As is noted above, the present invention also relates to methodology for investigating the complex permittivity of a material through evanescent microwave technology. More particularly, the methodology taught herein is a scheme for investigating the complex permittivity of a material, independent of its other electrical properties, through evanescent microwave spectroscopy.
The extraction of quantitative data through evanescent microwave microscopy requires a detailed configuration of the field outside the probe-tip region. The solution of this field relates the perturbed signal to the distance between the probe-tip and sample, and physical material properties. In accordance with the present invention, the mode of the field generated at the tip is evanescent. A mixed mode field including evanescent and propagative components impedes quantitative measurements. The propagative wave's contribution to the analytical signal depends on the electrical properties of the sample, and limits resolution.
In analyzing conductors quantitatively the probe tip can be modeled as a conducting sphere and the sample as an ideal conductor. The separation between the tip and sample can be modeled as a capacitor with capacitance C_{C}, resulting in a resonant frequency shift that is proportional to the variation in C_{C}. When a conducting material is placed near the tip electrical interaction therewith causes charge and field redistribution. The method of images can be applied to model this redistribution of the field using a series iteration of two image charges. This variation in tip-sample capacitance results in a detectable shift in resonant frequency of probe 10.
As noted above, the method of images can be applied to quantitatively analyze dielectric materials. Additionally, the probe tip is modeled as a charged conducting sphere with potential V_{0}. When the tip is placed close to a dielectric material the dielectric is polarized by the tip's electric field. This dielectric reaction to the tip causes a redistribution of charge on the tip in order to maintain the equipotential surface of the sphere, and also results in a shift in the probe's frequency. The method of images can be applied to model the field redistribution using a series of three image charges in an iterative process to meet boundary conditions at the tip of probe 10 and dielectric sample surface 20.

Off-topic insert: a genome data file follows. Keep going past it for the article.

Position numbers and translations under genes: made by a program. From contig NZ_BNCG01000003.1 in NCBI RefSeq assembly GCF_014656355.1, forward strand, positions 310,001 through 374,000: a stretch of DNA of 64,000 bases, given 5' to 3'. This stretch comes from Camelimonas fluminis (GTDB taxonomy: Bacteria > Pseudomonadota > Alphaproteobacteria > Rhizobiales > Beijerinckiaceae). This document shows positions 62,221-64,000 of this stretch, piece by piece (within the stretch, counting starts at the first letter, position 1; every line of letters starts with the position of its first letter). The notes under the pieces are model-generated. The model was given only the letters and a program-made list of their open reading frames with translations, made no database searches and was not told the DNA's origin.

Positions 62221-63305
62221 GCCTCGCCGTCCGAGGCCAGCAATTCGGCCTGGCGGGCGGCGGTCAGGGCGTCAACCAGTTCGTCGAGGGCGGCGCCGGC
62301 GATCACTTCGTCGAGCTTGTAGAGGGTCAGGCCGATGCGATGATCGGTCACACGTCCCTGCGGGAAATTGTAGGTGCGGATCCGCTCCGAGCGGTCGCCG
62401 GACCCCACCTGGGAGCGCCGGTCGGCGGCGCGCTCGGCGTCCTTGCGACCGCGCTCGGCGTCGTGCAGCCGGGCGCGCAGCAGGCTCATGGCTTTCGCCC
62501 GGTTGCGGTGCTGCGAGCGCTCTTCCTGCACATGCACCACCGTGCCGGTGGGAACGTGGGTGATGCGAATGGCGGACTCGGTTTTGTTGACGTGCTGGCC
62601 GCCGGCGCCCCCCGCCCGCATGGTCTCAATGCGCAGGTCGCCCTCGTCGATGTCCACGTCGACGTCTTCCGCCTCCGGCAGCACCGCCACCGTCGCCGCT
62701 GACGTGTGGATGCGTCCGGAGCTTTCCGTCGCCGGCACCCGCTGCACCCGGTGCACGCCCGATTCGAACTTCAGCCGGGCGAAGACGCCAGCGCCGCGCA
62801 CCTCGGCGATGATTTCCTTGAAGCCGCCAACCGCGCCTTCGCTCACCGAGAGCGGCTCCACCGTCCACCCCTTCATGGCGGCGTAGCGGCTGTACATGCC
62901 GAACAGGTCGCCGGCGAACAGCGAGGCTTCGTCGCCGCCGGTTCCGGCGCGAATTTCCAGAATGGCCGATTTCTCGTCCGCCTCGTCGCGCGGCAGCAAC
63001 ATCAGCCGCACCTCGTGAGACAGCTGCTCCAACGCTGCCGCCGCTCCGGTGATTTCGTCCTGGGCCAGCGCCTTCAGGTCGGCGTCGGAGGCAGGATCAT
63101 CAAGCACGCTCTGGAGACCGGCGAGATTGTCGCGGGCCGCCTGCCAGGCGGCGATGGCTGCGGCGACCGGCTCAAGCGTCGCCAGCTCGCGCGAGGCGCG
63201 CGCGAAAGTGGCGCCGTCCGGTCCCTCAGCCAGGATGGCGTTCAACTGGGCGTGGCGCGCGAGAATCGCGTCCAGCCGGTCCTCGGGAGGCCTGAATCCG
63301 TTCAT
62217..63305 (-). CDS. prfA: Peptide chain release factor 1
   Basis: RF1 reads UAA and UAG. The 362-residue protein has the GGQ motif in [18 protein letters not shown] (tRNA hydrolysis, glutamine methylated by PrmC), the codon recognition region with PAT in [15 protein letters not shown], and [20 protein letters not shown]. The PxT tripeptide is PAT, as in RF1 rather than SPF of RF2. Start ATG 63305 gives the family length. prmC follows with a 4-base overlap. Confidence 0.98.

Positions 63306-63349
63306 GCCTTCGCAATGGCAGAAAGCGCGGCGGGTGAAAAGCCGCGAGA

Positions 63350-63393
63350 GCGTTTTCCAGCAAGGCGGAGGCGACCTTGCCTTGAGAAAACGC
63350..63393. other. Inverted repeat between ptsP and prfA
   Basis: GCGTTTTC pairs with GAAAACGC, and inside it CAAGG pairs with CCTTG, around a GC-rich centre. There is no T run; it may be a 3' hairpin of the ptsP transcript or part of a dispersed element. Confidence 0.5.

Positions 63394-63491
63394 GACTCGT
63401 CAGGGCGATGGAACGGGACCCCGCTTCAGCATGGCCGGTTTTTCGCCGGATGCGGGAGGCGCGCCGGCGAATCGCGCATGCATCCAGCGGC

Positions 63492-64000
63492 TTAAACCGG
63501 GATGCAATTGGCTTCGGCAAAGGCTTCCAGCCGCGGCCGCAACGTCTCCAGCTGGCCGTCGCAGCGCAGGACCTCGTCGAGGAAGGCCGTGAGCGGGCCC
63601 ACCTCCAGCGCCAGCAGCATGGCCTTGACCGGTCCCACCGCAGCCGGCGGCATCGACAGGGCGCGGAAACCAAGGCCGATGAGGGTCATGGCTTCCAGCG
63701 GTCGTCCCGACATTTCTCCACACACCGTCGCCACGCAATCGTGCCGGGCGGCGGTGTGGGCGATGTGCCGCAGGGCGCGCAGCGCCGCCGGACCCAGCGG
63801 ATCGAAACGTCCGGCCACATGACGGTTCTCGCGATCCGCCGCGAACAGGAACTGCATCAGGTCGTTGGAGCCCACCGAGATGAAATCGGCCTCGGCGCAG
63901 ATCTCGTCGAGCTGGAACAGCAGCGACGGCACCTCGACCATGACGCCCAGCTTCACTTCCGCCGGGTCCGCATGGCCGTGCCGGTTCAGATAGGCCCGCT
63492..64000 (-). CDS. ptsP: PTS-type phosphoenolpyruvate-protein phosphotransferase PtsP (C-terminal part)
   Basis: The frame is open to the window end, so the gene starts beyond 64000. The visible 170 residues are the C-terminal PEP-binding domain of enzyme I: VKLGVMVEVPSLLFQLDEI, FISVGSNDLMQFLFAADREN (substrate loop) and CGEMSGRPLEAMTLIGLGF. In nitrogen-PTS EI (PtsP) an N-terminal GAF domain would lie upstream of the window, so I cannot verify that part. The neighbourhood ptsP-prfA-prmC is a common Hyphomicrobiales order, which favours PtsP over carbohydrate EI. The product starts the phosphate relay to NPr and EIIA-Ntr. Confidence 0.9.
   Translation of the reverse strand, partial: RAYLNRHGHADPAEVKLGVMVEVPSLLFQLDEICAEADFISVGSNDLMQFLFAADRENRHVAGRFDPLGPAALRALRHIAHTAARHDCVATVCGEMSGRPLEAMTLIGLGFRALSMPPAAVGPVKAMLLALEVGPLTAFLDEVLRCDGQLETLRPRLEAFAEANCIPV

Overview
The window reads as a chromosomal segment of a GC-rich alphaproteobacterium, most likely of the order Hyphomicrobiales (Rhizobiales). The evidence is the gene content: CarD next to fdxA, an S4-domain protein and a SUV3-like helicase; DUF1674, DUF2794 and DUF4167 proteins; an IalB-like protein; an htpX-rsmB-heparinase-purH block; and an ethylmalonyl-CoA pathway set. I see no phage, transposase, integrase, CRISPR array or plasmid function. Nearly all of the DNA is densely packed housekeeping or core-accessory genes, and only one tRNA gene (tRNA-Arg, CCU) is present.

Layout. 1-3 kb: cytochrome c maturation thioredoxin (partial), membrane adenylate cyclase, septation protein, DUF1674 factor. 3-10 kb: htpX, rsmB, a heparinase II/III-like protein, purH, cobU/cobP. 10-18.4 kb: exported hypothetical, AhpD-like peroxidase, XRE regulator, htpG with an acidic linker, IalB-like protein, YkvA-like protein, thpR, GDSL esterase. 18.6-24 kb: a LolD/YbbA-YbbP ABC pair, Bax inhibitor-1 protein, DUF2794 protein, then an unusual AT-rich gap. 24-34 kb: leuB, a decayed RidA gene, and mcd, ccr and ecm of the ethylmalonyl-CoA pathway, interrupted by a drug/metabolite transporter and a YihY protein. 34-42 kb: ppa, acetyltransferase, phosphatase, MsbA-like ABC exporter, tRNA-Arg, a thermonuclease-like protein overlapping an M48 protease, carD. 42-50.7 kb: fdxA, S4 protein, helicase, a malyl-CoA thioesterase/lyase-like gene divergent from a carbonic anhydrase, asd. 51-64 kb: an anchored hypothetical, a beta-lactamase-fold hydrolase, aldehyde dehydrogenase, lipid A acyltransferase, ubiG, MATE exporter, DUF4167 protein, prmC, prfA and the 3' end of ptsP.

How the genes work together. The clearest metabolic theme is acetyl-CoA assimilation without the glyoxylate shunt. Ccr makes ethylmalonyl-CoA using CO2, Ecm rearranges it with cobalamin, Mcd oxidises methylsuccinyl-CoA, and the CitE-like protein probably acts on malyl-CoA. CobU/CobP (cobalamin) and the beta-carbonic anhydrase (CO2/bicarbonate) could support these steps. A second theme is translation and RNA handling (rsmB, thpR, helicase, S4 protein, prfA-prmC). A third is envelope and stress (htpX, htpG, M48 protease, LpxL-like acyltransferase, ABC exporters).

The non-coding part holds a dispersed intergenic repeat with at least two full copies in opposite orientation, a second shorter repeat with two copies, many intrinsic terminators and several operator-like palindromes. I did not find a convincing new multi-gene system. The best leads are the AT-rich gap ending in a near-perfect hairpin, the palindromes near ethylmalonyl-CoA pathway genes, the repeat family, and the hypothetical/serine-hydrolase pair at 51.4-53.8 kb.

In this unified approach, perturbation theory for microwave resonators is applied to the field distribution outside the tip. The expression for the resonant frequency shift due to the presence of a sample material can be written as
where Ē and
and where r_{0 }is the radius of the spherical tip and g is the gap between the tip and surface of sample 20. The potential V_{0 }on the spherical tip is given by
By using the method of images (see
where μ is real and
Importantly, for a tip in free space ∈=∈_{0 }and μ=μ_{0 }at the location r=0 and z=−g−r_{0}, Ē_{0}=Ē_{1}=Ē_{2 }and
Parameters A and A′ are constants determined by the geometry of the tip-resonator assembly. Taking into account the real part of equation (8), the analytical expression, fits with the experimental data below.
As noted above, prior methods used calculations based on capacitance arising from the gap between a spherical conducting tip and a perfectly conductive sample surface. As a result, such methods do not accurately predict how the probe reacts in the electric field between it and the sample. The method of the present invention overcomes this deficiency. Moreover, the results of the prior art can be reproduced by the present method if the following additional restrictions are imposed on the reaction of the resonator probe to electric fields outside the tip. Namely, the coefficients in equations (9) and (10) must be equal (A′=A). This assumption provides a smooth transition between insulators and ideal conductors by assuming b=1 in equation (8).
In one embodiment the method of the present invention is used to measure the dielectric properties of the superconductor YBa_{2}Cu_{3}O_{7-δ}. A superconductor can be treated as a dielectric material with a negative dielectric constant rather than a low loss conductor. In this embodiment probe 10 comprises a tuned, end-wall apertured coaxial transmission line. Resonator probe 10 is coupled to network analyzer 40 through tuning network 30 and coupled to sample 20 (see